NEW ALBANY —
It likely will take six months and $20 million before the Sherman Minton Bridge is reopened, officials said Friday.
Indiana Gov. Mitch Daniels and Kentucky Gov. Steve Beshear, along with federal and local officials, presented the plan and timeline that will allow the Sherman Minton Bridge, connecting Louisville to New Albany, to reopen. The bridge has been shut down since Sept. 9 when a critical crack was discovered in a load-bearing beam.
Since the bridges closure, engineers, state transportation officials, federal transportation officials and state and local representatives have been visiting the bridge and working on a solution to get the span reopened to traffic.
But the public will have to wait, possibly until the end of March to be able to use the bridge.
“We were facing a very big crisis in this whole area,” Beshear said. “We have a solution, we defined the problem and while we would love to stand here and say we can open this bridge next week — because we know what a disruption this has been to people’s lives and to the commerce in this area — at least we’re now starting to put our arms around some definitive timelines and some definitive cost that we think are fairly decent estimates at the moment.”
Officials said that everything will be done to speed up repairs and bids from contractors are expected to be opened in mid-October. The completion timeline also will be weather-dependent.
Daniels said Indiana will start welcoming bids Monday, and 17 contractors already have expressed an interest in competing for the project.
“We expect this to take, and this is only an estimate, six months,” he said. “It could be more, it could be less. We expect it to cost in the vicinity of $20 million. It could be more, it could be less,”
And to whomever the contract is awarded, there will be an incentive to beat the six-month timeline.
“The contract that is let will include an incentive clause for speed and the contractor will be able to earn up to $5 million, at $100,000 a day, for beating the timetable,” Daniels said.
He added the $5 million incentive has already been built into the $20 million estimate for the project.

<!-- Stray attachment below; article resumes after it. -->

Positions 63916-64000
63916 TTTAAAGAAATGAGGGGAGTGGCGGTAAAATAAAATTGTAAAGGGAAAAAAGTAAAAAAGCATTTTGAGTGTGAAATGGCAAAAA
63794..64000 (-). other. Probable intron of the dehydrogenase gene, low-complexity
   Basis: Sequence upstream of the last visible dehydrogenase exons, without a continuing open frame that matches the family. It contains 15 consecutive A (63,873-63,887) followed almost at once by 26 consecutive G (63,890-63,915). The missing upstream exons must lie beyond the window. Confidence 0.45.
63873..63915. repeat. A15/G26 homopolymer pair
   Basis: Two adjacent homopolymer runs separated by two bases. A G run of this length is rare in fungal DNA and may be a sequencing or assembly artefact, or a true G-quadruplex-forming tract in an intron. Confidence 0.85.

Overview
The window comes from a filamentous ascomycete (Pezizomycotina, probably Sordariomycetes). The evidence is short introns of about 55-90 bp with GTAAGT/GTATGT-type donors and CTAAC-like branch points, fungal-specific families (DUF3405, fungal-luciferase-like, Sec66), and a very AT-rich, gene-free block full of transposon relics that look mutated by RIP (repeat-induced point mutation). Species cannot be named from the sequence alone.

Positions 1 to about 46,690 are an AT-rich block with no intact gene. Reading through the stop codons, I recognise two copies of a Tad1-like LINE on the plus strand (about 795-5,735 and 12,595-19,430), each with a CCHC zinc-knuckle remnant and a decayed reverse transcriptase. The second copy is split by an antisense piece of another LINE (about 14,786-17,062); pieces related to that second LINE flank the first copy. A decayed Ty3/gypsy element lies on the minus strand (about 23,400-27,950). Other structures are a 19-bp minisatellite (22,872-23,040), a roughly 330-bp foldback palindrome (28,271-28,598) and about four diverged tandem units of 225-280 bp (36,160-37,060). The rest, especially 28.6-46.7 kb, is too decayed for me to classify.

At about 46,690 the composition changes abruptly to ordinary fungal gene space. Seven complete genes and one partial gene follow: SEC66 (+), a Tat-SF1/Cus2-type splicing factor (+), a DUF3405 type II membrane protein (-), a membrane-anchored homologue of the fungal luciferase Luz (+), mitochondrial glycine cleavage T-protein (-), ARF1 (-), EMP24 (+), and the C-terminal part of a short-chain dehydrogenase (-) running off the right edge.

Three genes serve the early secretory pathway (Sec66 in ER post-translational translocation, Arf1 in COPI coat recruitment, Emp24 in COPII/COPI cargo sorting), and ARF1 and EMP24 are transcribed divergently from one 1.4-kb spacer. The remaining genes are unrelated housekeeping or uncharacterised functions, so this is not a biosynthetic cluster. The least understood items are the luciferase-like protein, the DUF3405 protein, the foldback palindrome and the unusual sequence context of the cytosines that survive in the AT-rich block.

Although Indiana has the lead in maintaining the bridge, the governors said the costs to repair the span will be shared equally.
For Kentucky, Beshear said the funding will come out of the Kentucky Transportation Cabinet’s budget.
“We’ll find the money one way or another. Obviously, we have other uses for that money and the more money we have to pull off of other things ... [they] will slow down to some degree,” he said. “But this is a top priority, this is a crisis, this is an emergency and this moves to the top of the list in both in Indiana and Kentucky.”
For Indiana, Daniels said the state has the funds to cover the repairs, but was not sure exactly what fund the money will come out of to pay its portion of the costs.
“I don’t know what account they’ll write the check out of ... [but] because of the Major Moves transaction, Indiana has a tremendous amount of money we’ve been reinvesting, so when something like this comes up, we don’t have to hesitate,” he said. “I don’t want to minimize [the cost, but] in Indiana’s transportation situation, that’s pocket change.”
And Federal Highway Administrator Victor Mendez offered the states some additional help.
“We are bringing additional federal resources to the project,” he said. “Up to 25 percent of today’s estimate, the $20 million you are hearing about, we will find additional federal resources because a new fiscal year is beginning tomorrow.”
He explained that the Federal Highway administration had been given a six-month extension in its funding for federal transportation projects and the new fiscal year begins Oct. 1. The extension and new fiscal year allowed the Federal Highway Administration to set aside the funds to repair the Sherman Minton Bridge.
“Regardless of whether we got federal money, we were going to have to repair this bridge,” Beshear said. “There wasn’t any question about that.”
And to date, for the inspection, repairs already completed and engineering work, the states have spent between $6 million and $7 million.
“I believe we have the best solution that we can come to today, given everything we have in place,” Mendez said. “We’re going to open up this bridge as soon as we can and we’re going to do it safely.”